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97 things every programmer should know

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97 things every programmer should know

  1. 1. 97 Things EveryProgrammer Should Know Table of Contents Preface Permissions How to Contact Us Safari® Books Online Acknowledgments 1. Act with Prudence 2. Apply Functional Programming Principles 3. Ask, "What Would the User Do?" (You Are Not the User) 4. Automate Your Coding Standard 5. Beauty Is in Simplicity 6. Before You Refactor 7. Beware the Share 8. The Boy Scout Rule 9. Check Your Code First Before Looking to Blame Others 10. Choose Your Tools with Care 11. Code in the Language of the Domain 12. Code Is Design 13. Code Layout Matters 14. Code Reviews 15. Coding with Reason 16. A Comment on Comments 17. Comment Only What the Code Cannot Say 18. Continuous Learning 19. Convenience Is Not an -ility 20. Deploy Early and Often 21. Distinguish Business Exceptions from Technical 22. Do Lots of Deliberate Practice 23. Domain-Specific Languages 24. Don't Be Afraid to Break Things 25. Don't Be Cute with Your Test Data 26. Don't Ignore That Error! 27. Don't Just Learn the Language, Understand Its Culture 28. Don't Nail Your Program into the Upright Position 29. Don't Rely on "Magic Happens Here" 30. Don't Repeat Yourself 31. Don't Touch That Code! 32. Encapsulate Behavior, Not Just State 33. Floating-Point Numbers Aren't Real 34. Fulfill Your Ambitions with Open Source 35. The Golden Rule of APIDesign 36. The Guru Myth 37. Hard Work Does Not Pay Off 38. How to Use a Bug Tracker 39. Improve Code by Removing It 40. Install Me 41. Interprocess Communication Affects Application Response Time 42. Keep the Build Clean 43. Know How to Use Command-Line Tools 44. Know Well More Than Two Programming Languages 45. Know Your IDE 46. Know Your Limits 47. Know Your Next Commit 48. Large, Interconnected Data Belongs to a Database 49. Learn Foreign Languages 50. Learn to Estimate 51. Learn to Say, "Hello, World" 52. Let Your Project Speak for Itself 53. The Linker Is Not a Magical Program 54. The Longevity of Interim Solutions 55. Make Interfaces Easy to Use Correctly and Hard to Use Incorrectly 56. Make the Invisible More Visible 57. Message Passing Leads to Better Scalability in Parallel Systems 58. A Message to the Future 59. Missing Opportunities for Polymorphism 60. News of the Weird: Testers Are Your Friends 61. One Binary
  2. 2. 62. Only the Code Tells the Truth 63. Own (and Refactor) the Build 64. Pair Program and Feel the Flow 65. Prefer Domain-Specific Types to Primitive Types 66. Prevent Errors 67. The Professional Programmer 68. Put Everything Under Version Control 69. Put the Mouse Down and Step Away from the Keyboard 70. Read Code 71. Read the Humanities 72. Reinvent the Wheel Often 73. Resist the Temptation of the Singleton Pattern 74. The Road to Performance Is Littered with Dirty Code Bombs 75. Simplicity Comes from Reduction 76. The Single Responsibility Principle 77. Start from Yes 78. Step Back and Automate, Automate, Automate 79. Take Advantage of Code Analysis Tools 80. Test for Required Behavior, Not Incidental Behavior 81. Test Precisely and Concretely 82. Test While You Sleep (and over Weekends) 83. Testing Is the Engineering Rigor of Software Development 84. Thinking in States 85. Two Heads Are Often Better Than One 86. Two Wrongs Can Make a Right (and Are Difficult to Fix) 87. Ubuntu Coding for Your Friends 88. The Unix Tools Are Your Friends 89. Use the Right Algorithm and Data Structure 90. Verbose Logging Will Disturb Your Sleep 91. WET Dilutes Performance Bottlenecks 92. When Programmers and Testers Collaborate 93. Write Code As If You Had to Support It for the Rest of Your Life 94. Write Small Functions Using Examples 95. Write Tests for People 96. You Gotta Care About the Code 97. Your Customers Do Not Mean What They Say A. Contributors Index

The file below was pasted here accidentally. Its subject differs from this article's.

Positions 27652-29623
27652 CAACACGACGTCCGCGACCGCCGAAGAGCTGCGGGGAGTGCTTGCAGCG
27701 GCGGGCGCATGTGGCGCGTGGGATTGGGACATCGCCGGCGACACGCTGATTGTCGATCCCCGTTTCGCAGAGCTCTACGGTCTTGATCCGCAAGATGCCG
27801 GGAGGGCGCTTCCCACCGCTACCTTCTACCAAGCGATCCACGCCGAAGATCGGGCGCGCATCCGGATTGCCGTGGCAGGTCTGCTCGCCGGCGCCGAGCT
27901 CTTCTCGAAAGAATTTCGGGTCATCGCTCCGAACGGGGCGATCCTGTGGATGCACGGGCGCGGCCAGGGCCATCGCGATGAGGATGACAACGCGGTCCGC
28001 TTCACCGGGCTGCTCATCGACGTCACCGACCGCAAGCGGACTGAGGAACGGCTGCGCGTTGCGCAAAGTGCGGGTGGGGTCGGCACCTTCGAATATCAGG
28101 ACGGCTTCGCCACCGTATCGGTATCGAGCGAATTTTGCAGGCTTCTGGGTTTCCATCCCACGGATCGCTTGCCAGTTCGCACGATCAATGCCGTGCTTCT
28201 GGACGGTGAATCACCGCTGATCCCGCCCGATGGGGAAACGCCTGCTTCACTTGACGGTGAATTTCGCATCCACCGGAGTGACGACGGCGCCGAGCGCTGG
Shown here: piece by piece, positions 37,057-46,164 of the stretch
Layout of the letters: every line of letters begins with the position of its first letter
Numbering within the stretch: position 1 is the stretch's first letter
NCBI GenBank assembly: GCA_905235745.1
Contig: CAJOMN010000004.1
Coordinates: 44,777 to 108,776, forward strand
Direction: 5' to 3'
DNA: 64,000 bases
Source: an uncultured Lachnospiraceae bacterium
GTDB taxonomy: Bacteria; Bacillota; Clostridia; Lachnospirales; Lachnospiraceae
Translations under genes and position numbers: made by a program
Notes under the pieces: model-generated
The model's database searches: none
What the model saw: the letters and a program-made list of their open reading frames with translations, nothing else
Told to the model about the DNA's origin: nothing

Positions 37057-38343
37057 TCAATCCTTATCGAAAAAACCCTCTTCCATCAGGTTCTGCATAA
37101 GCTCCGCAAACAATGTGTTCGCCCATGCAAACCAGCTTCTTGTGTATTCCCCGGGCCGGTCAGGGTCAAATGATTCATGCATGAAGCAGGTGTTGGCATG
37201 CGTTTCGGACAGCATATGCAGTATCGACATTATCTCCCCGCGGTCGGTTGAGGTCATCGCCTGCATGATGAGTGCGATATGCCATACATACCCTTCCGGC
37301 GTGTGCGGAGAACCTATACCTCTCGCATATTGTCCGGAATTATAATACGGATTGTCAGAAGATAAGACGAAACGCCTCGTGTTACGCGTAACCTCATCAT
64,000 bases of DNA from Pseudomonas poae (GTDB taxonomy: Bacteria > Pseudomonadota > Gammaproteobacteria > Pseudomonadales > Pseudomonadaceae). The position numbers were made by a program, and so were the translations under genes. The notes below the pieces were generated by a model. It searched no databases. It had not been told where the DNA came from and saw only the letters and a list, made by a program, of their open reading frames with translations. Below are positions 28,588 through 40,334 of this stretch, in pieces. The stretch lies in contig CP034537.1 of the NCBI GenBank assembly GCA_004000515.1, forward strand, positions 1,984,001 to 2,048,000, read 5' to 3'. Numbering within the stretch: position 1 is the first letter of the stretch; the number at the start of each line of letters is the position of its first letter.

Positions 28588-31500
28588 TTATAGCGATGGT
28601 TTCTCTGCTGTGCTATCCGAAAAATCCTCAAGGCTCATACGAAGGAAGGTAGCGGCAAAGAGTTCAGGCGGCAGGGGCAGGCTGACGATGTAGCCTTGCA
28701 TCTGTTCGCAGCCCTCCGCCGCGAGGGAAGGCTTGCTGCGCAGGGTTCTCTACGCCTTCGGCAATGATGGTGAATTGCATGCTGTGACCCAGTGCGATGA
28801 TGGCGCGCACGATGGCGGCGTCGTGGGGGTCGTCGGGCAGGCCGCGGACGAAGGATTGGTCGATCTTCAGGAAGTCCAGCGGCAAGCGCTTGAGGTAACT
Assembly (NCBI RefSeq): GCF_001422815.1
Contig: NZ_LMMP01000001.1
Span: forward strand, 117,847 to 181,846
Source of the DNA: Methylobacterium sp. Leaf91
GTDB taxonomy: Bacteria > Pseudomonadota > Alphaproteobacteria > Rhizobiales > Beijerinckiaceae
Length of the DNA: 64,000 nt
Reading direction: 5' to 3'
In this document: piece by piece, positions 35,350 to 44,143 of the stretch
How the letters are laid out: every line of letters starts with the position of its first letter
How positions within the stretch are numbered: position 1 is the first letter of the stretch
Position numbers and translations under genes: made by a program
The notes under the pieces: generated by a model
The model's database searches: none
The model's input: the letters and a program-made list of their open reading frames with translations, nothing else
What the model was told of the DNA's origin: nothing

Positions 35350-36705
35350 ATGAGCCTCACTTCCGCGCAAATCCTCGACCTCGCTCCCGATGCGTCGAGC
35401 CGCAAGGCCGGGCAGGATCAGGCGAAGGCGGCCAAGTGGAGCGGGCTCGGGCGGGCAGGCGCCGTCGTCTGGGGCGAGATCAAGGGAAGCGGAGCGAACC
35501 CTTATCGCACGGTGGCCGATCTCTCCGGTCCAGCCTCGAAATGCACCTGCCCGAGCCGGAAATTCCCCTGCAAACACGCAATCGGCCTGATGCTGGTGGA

3. 3. 97 Things EveryProgrammer Should Know Edited by Kevlin Henney Editor Mike Loukides Copyright © 2010 Kevlin Henney O'Reilly books may be purchased for educational, business, or sales promotional use. Online editions are also available for most titles (http://my.safaribooksonline.com). For more information, contact our corporate/institutional sales department: (800) 998-9938 or corporate@oreilly.com. The O'Reilly logo is a registered trademark of O'Reilly Media, Inc. 97 Things Every Programmer Should Knowand related trade dress are trademarks of O'Reilly Media, Inc. Many of the designations used by manufacturers and sellers to distinguish their products are clarified as trademarks. Where those designations appear in this book, and O'Reilly Media, Inc. was aware of a trademark claim, the designations have been printed in caps or initial caps. While every precaution has been taken in the preparation of this book, the publisher and authors assume no responsibility for errors and omissions, or for damages resulting from the use of the information contained herein. O'Reilly Media